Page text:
Parking in Tauranga’s central business district has always been a contentious issue, and a recent social media post has highlighted the issues some tradies are facing while working in the CBD.
The Facebook post claims current parking options for construction workers in the city centre are limited to spending $100-plus per week on parking or moving vehicles every two hours. Failure to down tools and move vehicles has seen workers hit with $30 fines every time they’re parked in a spot for more than 120 minutes.
The poster claims they are working hard on a specific development which is meant to improve the CBD, but he says workers are being “savagely done by the council for parking”.
“Many of the contractors need their vehicles close at hand as many tools, plant and products for the job need to be accessible, and due to the vast number of people on site, bringing everything on site is a safety risk.”
Tauranga City Council transport director Russell Troup says parking options for the general public and other CBD workers vary.
“There are parking buildings, or on-street car parks that have variable time limits or charging depending on location and proximity to the CBD,” says Troup.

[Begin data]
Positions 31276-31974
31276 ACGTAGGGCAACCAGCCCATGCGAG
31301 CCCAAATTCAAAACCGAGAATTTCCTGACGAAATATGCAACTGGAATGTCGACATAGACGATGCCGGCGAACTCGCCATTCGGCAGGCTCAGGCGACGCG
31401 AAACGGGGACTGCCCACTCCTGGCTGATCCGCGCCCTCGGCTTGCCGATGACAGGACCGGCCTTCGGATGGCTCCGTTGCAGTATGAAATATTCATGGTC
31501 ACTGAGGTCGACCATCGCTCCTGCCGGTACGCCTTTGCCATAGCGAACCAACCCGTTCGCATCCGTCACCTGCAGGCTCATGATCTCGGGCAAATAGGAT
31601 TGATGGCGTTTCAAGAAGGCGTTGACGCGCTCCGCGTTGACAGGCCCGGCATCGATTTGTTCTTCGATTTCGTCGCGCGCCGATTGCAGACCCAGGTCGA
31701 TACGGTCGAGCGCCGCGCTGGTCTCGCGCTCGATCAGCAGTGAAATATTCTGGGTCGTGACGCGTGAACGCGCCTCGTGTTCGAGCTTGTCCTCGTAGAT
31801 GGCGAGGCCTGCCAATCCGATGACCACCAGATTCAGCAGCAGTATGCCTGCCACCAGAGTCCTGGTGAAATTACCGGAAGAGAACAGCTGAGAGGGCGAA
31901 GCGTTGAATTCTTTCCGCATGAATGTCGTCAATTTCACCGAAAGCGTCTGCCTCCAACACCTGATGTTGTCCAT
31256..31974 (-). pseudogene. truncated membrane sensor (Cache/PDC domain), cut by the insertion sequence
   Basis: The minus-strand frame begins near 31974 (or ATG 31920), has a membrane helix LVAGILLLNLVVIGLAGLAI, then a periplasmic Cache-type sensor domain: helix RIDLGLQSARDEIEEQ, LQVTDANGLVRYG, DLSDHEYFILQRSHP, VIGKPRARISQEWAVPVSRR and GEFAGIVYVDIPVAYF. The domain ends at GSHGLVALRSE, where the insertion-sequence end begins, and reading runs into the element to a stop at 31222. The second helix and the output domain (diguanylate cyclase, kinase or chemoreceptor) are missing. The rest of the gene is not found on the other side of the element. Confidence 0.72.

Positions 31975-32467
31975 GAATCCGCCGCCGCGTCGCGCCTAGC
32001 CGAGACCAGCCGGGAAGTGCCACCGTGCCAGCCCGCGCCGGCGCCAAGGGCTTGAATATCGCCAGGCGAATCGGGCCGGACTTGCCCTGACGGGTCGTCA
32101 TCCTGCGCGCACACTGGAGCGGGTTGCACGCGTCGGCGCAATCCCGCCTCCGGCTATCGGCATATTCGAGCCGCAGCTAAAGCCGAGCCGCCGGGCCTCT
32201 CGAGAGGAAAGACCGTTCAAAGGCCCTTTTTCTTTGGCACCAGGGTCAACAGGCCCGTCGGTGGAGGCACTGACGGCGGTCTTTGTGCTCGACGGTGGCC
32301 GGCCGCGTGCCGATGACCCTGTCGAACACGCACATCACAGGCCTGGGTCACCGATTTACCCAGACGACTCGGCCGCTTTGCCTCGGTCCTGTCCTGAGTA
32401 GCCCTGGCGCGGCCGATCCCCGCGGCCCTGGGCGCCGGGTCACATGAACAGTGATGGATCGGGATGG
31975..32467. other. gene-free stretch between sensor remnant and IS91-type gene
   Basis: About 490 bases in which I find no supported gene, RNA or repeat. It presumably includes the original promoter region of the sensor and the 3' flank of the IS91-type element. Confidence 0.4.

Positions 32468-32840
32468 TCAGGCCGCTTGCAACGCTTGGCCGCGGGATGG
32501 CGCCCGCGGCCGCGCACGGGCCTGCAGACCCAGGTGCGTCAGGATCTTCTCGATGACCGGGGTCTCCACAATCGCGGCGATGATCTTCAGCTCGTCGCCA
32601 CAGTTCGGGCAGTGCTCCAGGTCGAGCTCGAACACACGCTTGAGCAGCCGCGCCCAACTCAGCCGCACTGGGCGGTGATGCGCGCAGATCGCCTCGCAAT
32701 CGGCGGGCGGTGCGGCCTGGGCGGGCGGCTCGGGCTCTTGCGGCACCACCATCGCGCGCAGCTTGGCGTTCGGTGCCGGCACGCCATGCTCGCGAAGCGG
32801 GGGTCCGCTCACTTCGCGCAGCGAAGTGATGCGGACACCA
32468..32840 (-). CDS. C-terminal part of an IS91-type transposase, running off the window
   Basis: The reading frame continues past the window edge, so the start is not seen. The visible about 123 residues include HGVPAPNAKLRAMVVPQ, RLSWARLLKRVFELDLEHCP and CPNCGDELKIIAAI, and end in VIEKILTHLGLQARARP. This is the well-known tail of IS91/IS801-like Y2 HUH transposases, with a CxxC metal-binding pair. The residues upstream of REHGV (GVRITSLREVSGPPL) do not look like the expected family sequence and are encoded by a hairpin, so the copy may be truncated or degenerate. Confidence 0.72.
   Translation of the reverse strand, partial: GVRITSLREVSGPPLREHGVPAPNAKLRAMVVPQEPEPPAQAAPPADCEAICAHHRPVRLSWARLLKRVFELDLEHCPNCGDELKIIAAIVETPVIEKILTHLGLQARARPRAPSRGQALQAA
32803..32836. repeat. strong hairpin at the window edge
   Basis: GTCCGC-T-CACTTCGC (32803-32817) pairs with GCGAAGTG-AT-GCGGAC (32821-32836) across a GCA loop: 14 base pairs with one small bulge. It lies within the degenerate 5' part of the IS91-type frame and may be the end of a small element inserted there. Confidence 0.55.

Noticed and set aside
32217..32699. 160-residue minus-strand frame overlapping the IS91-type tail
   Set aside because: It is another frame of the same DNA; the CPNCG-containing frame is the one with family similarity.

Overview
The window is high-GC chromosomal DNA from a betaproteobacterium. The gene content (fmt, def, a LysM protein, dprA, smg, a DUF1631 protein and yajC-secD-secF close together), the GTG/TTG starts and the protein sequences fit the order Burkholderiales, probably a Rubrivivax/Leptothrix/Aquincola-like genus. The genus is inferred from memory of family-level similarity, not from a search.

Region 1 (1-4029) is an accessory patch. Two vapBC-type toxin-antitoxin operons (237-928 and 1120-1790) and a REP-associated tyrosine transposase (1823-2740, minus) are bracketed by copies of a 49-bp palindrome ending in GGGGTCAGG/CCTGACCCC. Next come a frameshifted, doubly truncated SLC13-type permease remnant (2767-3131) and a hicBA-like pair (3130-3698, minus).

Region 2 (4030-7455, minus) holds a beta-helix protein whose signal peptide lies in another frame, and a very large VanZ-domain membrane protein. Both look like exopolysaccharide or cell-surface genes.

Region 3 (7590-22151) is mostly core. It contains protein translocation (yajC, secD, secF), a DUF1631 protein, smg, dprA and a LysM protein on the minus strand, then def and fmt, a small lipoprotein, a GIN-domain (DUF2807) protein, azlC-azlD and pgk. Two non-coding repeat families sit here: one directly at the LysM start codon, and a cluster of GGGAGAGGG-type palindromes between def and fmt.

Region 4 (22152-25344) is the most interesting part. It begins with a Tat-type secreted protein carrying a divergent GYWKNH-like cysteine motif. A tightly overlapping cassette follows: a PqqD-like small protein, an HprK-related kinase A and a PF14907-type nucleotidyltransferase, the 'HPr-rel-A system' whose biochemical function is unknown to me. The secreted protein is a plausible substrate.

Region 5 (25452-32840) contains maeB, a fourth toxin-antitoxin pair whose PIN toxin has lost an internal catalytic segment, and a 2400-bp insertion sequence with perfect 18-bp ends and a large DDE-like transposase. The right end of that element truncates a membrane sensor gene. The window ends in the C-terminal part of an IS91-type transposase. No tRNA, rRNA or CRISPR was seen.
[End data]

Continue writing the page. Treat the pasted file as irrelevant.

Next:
When asked if people working on developments in the CBD should be exempt from paying for parking, he says the CBD has a constrained parking environment with short-term parking provided to assist retail businesses in attracting customers.
“Providing longer term parking discourages vehicle turnover for these retailers, which discourages shoppers from entering the CBD, unable to find an empty parking space,” says Troup.
“With large numbers of long-term construction workers parking in the CBD on street spaces, there would be no spaces left for these short term parkers.
“Retail store workers in these same retail stores would be disadvantaged by any decision to provide free parking to workers from other industries.”
Tauranga currently has 3642 public parking spaces in the CBD.
Troup says there has been little change to the overall number of spaces in the past five years.
“Although there is temporary variance when developments within the city, like the Farmers building, need road space during construction.”
He says the parking fees reflect the high cost of operating and maintaining carpark buildings.
“Tauranga’s are very cost effective compared to other main cities.”
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